Acts of Faith
by Philip Caputo
Knopf, 688 pages, $26.95
Philip Caputo's Acts of Faith is a big, serious, ambitious work. It has been admirably researched and is quite decently written, to boot. So why does it fall short of provoking any real enthusiasm? Quite possibly because—on reaching the end of this intricately plotted novel—you realize that it is no coincidence two of the key players are American. Their nationality is essential for the author to make a very specific, and very tired, political point.
This realization becomes utterly clear in the last quarter of the novel, where the action really picks up. Caputo settled on the nationality of his characters, the aviator and entrepreneur Douglas Braithwaite and the evangelical Christian Quinette Hardin, because he thinks they represent damning flaws in the American national character today.
Initially, such American flaws appear almost as positive virtues: energy, determination, a desire to do good. Only gradually—in fact, so gradually as to slow the impact of the novel—do these failings stand revealed as an explanation in Caputo's mind as to why the United States plays such a damaging role on the world stage.
Now that I think about it, Caputo clues the reader in at the onset with his three epigraphs. The first, from Ecclesiastes, declares, “All things have I seen in the days of my vanity, . . . for God shall bring every work into judgment, with every secret thing, whether it be good, or whether it be evil.” The second is from Joseph Conrad's novel Nostromo: “It seemed to him that every conviction, as soon as it became effective, turned into that form of dementia the gods send upon those they wish to destroy.” And the third, from Blaise Pascal: “Whoever tries to turn angel turns beast.” (Not perhaps the most felicitous translation of that well-known seventeenth-century dictum.)
Caputo locates his story in Africa—an Africa he defines in his very first sentence: “there is no difference between God and the Devil in Africa. Whoever understands that in his blood and bones and guts, where true understanding resides, will swim in its treacherous currents, whoever doesn't will drown.” The action is situated principally in Kenya and the Sudan, a territory Caputo got to know thirty years ago having crossed the deserts of Sudan and Eritrea on foot and camelback on the trip that inspired his first novel, Horn of Africa. This most recent work however is centered around the civil war raging in Sudan where Muslim warriors swoop down on villages of people, either Christian or followers of ancient rites, to murder and capture slaves. Famine, drought, and abject misery are rampant. To his credit Caputo makes this alien world come very much alive.
The plot involves a Christian aid organization that pays dollars to liberate the black slaves taken in these raids by the northern Sudanese Arabs led by a warlord named Ibraham Idris, who is acting in concert with the government in Khartoum. Ironically the American dollars only incite the murahaleen to increase their raids, while an Arab middleman works a scheme to increase the number of dollars he can negotiate. Neither the men of God nor the soldiers of Allah come off too well.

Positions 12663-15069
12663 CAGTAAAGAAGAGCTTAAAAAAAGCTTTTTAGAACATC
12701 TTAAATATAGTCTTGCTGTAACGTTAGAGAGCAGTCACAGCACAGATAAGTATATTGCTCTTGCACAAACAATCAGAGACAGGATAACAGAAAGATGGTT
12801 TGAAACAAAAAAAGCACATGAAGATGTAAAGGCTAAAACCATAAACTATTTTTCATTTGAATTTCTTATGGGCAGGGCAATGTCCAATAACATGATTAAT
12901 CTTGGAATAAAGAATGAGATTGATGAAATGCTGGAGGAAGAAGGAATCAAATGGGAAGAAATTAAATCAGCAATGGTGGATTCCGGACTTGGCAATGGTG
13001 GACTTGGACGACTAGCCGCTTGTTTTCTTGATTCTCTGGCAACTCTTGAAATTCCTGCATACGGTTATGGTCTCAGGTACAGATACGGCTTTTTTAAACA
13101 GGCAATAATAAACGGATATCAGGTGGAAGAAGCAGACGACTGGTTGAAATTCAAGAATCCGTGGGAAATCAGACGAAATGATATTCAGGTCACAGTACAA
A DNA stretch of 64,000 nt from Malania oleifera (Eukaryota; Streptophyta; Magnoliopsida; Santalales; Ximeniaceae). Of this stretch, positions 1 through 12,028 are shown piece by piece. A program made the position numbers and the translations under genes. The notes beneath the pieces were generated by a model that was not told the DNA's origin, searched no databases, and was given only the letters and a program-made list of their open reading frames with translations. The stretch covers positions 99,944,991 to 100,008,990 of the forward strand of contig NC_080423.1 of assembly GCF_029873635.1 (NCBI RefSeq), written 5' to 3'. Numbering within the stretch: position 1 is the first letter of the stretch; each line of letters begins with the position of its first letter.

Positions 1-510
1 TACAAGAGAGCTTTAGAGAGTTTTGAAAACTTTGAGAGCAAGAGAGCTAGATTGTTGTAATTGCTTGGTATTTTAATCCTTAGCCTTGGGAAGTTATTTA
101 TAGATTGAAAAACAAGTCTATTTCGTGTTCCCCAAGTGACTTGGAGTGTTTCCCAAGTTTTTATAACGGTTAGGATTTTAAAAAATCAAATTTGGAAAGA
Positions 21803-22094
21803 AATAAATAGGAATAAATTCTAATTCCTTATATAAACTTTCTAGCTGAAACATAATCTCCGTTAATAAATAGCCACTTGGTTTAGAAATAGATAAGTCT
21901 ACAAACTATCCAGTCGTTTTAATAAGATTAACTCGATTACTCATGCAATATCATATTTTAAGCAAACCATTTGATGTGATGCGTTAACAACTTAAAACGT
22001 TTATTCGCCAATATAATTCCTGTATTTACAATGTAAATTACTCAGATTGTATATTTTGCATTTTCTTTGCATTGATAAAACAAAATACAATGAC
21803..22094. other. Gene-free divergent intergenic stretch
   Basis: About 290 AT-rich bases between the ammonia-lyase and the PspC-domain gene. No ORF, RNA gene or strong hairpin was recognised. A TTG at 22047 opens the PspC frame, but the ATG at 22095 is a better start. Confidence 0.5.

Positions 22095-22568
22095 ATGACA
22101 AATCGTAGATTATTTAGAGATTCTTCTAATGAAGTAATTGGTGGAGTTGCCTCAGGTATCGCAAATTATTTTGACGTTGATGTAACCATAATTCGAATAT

Braithwaite, with his own small aviation company, flies food and medicaments into rebel-controlled areas of southern Sudan declared “no-go zones” by the authorities of Khartoum (meaning off-limits to the UN and any help from that organization). It isn't too long before Braithwaite, recognizing economic advantages for himself, starts flying in arms for the Sudanese People's Liberation Army, disguising the shipments of grenade launchers as food and medical necessities.
In little time, a devout young Christian, Quinette Hardin, straight from the cornfields of Iowa, becomes convinced Jesus is directing her to stay in the war zone and dedicate herself not only to helping these suffering people materially but to saving their souls as well. Convinced of her holy calling, she gives herself to Africa body and soul. Actually her body she gives to the six foot seven inch Nubian lieutenant colonel of the SPLA, Michael Archangelo Goraende, going to the extent of having her own body incised and scarred according to Nubian traditional ceremonies.
Quinette is perhaps the most interesting character. We see her develop from a fairly uncomplicated innocent do-gooder into a woman who discovers unexpected strength in herself. By marrying her lieutenant colonel and electing to live out her life in Africa, she recognizes the destiny she has chosen and what it ultimately means. Quinette is a bit of a fool perhaps, but a brave if misguided woman. Braithwaite, meanwhile, as an updated ugly American, is not a particularly interesting creation, although his presence is essential to the plot.
To Caputo's credit, it must be said that in the last quarter of the novel the various elements of the plot—moral and political—all slide and lock together quite perfectly. It's only a pity he had to take so long to get there. Substantially shortened, Acts of Faith could have been an impressive piece of work. To make this world come even more alive, readers might consider seeking out the quite splendid book of photographs of Nubians taken by the infamous Leni Riefenstahl a few years ago to see that Caputo is no way exaggerating in his many descriptions of these people as being so startlingly beautiful.
Cynthia Grenier is a writer living in Washington, D.C.